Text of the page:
ARTS & CULTURE
07/21/2014 10:57 am ET

The Giant Rubber Duck Has Disappeared In China, All 54 Feet Of It

ChinaFotoPress via Getty Images

Bad news, Giant Rubber Duck fans. The 54-foot inflated masterpiece that resembles your favorite childhood bath toy has disappeared. It was last seen floating down the Nanming River in China last week, but alas, its massive yellow body is missing. All 2,000 pounds of it.

According to The Wall Street Journal, the duck fell victim to the serious flooding that's swept southwest China this summer. The torrential rains have tragically led to at least 32 weather-related incidents already, and has inflicted $50 million worth of economic losses in Fenghuang county.

While the duck is an inanimate object, and its disappearance is far less harrowing than the human deaths and structural damage throughout the region, the fact that a one-ton sculpture could simply vanish in Guiyang city speaks to the levels of destruction this storm has caused.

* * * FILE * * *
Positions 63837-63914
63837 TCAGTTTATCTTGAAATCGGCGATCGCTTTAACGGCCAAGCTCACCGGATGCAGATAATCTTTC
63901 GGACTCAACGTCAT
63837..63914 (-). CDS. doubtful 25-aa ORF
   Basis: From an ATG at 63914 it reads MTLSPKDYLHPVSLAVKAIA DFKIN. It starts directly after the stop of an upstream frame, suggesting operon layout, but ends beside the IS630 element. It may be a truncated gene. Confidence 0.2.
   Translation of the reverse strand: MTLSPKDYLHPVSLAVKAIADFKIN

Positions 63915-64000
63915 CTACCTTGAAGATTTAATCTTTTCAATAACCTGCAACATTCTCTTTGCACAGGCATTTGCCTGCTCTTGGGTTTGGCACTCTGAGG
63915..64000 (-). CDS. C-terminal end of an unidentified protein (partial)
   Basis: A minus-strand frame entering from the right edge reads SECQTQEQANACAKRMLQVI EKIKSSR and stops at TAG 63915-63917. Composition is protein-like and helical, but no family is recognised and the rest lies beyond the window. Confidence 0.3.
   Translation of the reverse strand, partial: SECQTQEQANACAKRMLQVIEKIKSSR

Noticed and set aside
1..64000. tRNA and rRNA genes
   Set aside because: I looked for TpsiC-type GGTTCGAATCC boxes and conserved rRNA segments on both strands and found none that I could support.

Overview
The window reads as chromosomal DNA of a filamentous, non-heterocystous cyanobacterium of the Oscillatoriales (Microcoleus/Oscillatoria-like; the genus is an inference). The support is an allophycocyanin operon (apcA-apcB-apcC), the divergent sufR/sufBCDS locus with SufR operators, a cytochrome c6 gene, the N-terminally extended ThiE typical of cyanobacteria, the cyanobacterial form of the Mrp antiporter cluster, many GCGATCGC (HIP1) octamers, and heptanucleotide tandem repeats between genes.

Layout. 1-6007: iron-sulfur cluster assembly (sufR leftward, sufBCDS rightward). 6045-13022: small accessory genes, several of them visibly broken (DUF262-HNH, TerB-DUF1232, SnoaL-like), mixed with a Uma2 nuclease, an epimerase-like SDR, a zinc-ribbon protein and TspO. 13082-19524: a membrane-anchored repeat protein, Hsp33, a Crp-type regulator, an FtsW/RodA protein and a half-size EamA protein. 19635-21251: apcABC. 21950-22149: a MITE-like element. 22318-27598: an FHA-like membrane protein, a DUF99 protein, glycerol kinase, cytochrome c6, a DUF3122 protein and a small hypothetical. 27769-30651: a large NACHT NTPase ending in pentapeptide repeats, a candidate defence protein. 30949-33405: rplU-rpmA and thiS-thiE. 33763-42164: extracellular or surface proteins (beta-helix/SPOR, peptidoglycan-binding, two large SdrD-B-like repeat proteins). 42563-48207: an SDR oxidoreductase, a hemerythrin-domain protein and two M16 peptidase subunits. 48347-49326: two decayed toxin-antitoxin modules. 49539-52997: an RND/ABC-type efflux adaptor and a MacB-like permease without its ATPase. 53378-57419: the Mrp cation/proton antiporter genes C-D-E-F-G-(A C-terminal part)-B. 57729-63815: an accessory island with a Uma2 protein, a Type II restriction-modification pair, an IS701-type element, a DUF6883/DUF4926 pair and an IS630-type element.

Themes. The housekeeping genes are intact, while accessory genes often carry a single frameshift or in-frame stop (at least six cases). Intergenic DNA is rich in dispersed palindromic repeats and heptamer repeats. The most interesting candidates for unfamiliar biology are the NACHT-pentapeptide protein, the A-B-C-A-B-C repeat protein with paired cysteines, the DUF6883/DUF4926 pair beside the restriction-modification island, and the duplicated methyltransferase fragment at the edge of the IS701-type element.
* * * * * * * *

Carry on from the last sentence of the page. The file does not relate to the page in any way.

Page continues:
“The duck flopped over and was flushed away really quickly by the torrential flood. It disappeared right in front of me in several seconds,” explained Yan Jianxin, a coordinator charged with overseeing the duck, to China Real Time.

“The duck itself weighed around one ton, together with its over 10-ton floating metal platform, and several steel wires fixing it to the bottom of the river," Yan added.

giant rubber duck

A "duck-hunt" of epic proportions aims to relocate the avian objet d'art, with one local radio station encouraging listeners to call in with tips, The Weather Channel reports. “If you live along the river and see an 18-meter tall big yellow duck, please call 5961027.”

This is the first time the duck, designed by Dutch artist Florentijn Hofman, has disappeared. It has, however, run into similar problems throughout its much-publicized global tours. For example, while in Hong Kong, the blow-up bird deflated into a fried egg-esque puddle. In Taiwan, it saw a similar fate.

WSJ claims that a "back-up duck" is on its way from Taiwan, so hopefully the country can focus on repairing the toppled buildings and providing shelter for those affected.

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